Its time for more AD&D figure fun on Vintage Vault. Last time we looked at one of the giants, so this time we’ll check out one of the more normal sized figures, Strongheart, along with his trusty steed. In keeping with the theme of the AD&D license, LJN often assigned classes and alignments to their figures and the aptly named Strongheart was a Good Paladin. And as was often the case, Strongheart here made a cameo on the Dungeons & Dragons cartoon. The packages for these toys are long gone, but Strongheart came carded and Destrier came in a window box. While they were each sold separately, they were intended to go together, as we’ll soon see.
Strongheart was a pretty iconic figure for me as a kid. At the time of his release in 1983, I was still a little young to grasp all the fineries of the AD&D game, but I had some of the books and I was starting to dabble. While Strongheart probably wasn’t one for pillaging dungeons for loot, he still became the face of the common adventurer for me whenever I dabbled with the game.
And iconic indeed! Strongheart is the quinticential brave night in shining armor. He has a noble headsculpt with a bold mustache and high cheekbones. You can practically hear him spouting off words like “blaggard!” and “knave!” while pwning dragon fools and rescuing princesses. His helmet, with visor sculpted in the raised position, angled steel antlers, and a swirling white plume is the height of majesty. The sculpting on the rest of the figure’s body is equally impressive, particularly the scalloped kneeguards and the embossed discs on his chest plate. He even has a flowing, glittery blue softgoods cape to finish off the ensemble. The figure manages to pull off the iconic knightly look without being generic. Even almost 30 years later, this figure still looks great.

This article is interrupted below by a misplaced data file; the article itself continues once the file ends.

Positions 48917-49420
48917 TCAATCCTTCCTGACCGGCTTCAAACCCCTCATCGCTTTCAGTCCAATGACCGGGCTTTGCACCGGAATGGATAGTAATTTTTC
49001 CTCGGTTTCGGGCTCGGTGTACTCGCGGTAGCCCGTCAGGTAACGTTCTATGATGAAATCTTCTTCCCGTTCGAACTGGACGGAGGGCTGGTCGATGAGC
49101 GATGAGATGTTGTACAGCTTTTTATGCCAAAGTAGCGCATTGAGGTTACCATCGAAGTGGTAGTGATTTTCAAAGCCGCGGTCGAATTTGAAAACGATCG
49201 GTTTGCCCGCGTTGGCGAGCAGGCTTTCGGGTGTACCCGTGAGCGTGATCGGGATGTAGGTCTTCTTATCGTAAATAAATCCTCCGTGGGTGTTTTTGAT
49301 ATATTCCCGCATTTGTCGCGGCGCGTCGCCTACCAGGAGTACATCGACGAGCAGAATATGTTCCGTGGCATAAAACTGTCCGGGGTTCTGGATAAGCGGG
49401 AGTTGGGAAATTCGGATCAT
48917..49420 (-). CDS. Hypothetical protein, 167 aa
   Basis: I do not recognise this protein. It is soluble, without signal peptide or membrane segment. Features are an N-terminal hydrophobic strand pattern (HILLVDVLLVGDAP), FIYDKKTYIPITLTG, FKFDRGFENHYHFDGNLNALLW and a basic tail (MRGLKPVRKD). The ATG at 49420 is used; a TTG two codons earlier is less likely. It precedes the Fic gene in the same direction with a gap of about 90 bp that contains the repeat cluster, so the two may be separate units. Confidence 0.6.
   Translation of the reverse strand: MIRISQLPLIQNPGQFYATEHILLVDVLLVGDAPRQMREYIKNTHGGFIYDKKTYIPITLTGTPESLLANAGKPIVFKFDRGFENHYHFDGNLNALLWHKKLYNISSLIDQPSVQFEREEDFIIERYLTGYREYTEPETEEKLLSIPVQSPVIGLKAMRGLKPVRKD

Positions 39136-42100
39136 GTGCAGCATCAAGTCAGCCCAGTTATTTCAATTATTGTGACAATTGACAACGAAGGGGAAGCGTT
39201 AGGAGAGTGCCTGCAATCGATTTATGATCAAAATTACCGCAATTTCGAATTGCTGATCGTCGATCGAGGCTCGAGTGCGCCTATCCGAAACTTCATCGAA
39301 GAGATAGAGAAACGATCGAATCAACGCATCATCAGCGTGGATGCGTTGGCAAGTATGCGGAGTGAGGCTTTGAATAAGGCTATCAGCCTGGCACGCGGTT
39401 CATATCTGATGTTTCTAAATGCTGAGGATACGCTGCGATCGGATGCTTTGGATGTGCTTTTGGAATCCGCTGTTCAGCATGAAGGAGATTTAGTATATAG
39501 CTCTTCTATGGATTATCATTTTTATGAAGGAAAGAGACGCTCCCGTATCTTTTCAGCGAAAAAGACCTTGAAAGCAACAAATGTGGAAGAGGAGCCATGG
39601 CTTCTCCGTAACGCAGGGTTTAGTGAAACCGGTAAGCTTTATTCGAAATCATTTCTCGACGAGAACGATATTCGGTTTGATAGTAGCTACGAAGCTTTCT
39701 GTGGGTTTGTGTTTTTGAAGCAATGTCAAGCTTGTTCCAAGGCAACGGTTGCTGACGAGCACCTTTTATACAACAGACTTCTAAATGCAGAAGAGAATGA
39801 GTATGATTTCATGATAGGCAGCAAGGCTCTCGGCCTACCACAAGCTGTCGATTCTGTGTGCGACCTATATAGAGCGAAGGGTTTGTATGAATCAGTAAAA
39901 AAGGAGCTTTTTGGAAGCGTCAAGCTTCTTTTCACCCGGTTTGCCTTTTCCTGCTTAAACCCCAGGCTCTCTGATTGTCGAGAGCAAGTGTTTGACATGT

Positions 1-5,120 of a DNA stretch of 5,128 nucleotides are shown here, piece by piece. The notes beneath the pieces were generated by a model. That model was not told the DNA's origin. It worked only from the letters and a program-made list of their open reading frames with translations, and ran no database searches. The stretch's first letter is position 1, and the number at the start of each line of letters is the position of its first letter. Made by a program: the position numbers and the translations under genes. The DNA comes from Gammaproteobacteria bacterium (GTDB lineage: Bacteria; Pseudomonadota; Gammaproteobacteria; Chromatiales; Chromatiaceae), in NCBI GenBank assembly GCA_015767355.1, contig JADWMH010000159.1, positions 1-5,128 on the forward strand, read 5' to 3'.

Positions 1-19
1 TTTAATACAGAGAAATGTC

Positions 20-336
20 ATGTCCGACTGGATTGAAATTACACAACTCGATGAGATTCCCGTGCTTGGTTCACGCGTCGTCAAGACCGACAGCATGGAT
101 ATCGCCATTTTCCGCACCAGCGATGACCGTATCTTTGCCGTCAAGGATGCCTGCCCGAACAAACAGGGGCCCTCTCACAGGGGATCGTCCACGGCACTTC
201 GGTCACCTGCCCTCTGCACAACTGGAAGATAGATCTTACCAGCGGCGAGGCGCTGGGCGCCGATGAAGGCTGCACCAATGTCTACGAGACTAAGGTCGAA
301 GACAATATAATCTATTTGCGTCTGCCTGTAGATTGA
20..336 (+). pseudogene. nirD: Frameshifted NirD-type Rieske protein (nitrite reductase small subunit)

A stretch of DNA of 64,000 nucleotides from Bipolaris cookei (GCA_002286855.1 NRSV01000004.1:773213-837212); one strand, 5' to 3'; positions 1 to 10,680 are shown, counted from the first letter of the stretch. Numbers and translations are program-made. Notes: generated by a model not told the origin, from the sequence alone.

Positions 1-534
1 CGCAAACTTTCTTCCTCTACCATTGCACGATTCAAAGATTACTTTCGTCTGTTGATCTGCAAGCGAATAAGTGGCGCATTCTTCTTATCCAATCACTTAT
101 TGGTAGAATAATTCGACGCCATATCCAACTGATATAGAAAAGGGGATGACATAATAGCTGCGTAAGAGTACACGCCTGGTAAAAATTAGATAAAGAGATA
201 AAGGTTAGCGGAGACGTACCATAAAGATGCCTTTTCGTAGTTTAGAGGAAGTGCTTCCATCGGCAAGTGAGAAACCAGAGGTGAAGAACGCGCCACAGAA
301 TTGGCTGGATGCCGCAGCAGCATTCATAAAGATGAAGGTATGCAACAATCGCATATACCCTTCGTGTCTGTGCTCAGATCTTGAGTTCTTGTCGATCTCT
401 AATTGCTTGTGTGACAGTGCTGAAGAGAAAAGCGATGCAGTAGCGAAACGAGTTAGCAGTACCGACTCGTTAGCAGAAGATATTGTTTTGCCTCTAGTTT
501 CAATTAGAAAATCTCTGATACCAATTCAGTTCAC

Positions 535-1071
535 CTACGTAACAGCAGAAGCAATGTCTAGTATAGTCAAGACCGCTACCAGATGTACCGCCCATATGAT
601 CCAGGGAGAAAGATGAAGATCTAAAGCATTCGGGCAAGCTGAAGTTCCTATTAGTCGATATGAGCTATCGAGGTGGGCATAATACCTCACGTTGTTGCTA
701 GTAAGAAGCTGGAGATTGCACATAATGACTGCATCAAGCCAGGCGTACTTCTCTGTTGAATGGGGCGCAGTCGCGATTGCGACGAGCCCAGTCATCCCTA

Strongheart has the basic five points of articulation: Head, shoulders and hips. His head rotates side to side, but his shoulders and hips all have ball joints to give his limbs a little more of a varied field of motion. He comes only with his sword, which is a standard no-nonsense implement of justice. I always thought it odd that he didn’t come with a shield as well, since many of the other figures came with at least two accessories.
Of course, every brave knight needs his trusty steed. There were only three ride-on beasts released by LJN for the AD&D figures and Strongheart got two of them. Wait, can’t the figures share? Not really. The way the ride-ons work is similar to Kenner’s old Tauntaun and Dewback mounts from the Star Wars line. The figure’s legs go into a trap door on the beast’s back and there are a set of Strongheart’s fake legs sculpted on the sides of the saddle to make it look like he’s riding it. As a result, Strongheart is the only figure that looks right on him.
Destrier is a mighty big, brown war horse with a set of intricate multipiece soft plastic armor. One piece covers his head and mane with ornamental reigns coming off of his mouth. Another piece covers his breast and is adorned with a beaked bird head with feathered wings spreading out to each side. The body armor and saddle makes up the third piece, complete with the above mentioned fake Strongheart legs and a scabbard that can hold Stronghearts sword. All the pieces fasten together with slots and straps and hold onto the horse really well.
Truth be told, Destrier isn’t much of an action figure, he’s really just a statue. The only articulation is a swivel cut in his neck which allows it to turn side to side. His legs are sculpted with one front leg up, and he can stand perfectly on his own. He makes for a really majestic display with Strongheart sitting on top of him.
These days, neither Strongheart or Destrier are particularly difficult to find, nor are they terribly expensive, if you’re content with loose examples. Strongheart even holds up pretty well, although you often find chipping on the paint of his plume and his hip joints tend to go loose. The armor’s silver paint often loses its lustre but even that tends to add to the character of the figure. Probably the biggest problem is finding him with his cape still attached. Destrier sometimes suffers some rot to the rubber straps, but otherwise, he’s a pretty hearty toy that usually just needs to be cleaned up. Either way, this pair makes a great centerpiece to any AD&D collection.
Dungeons & Dragons cartoon image borrowed from The Dungeons & Dragons Cartoon Encyclopedia. Your one-stop source for everything and anything related to the classic Saturday morning cartoon.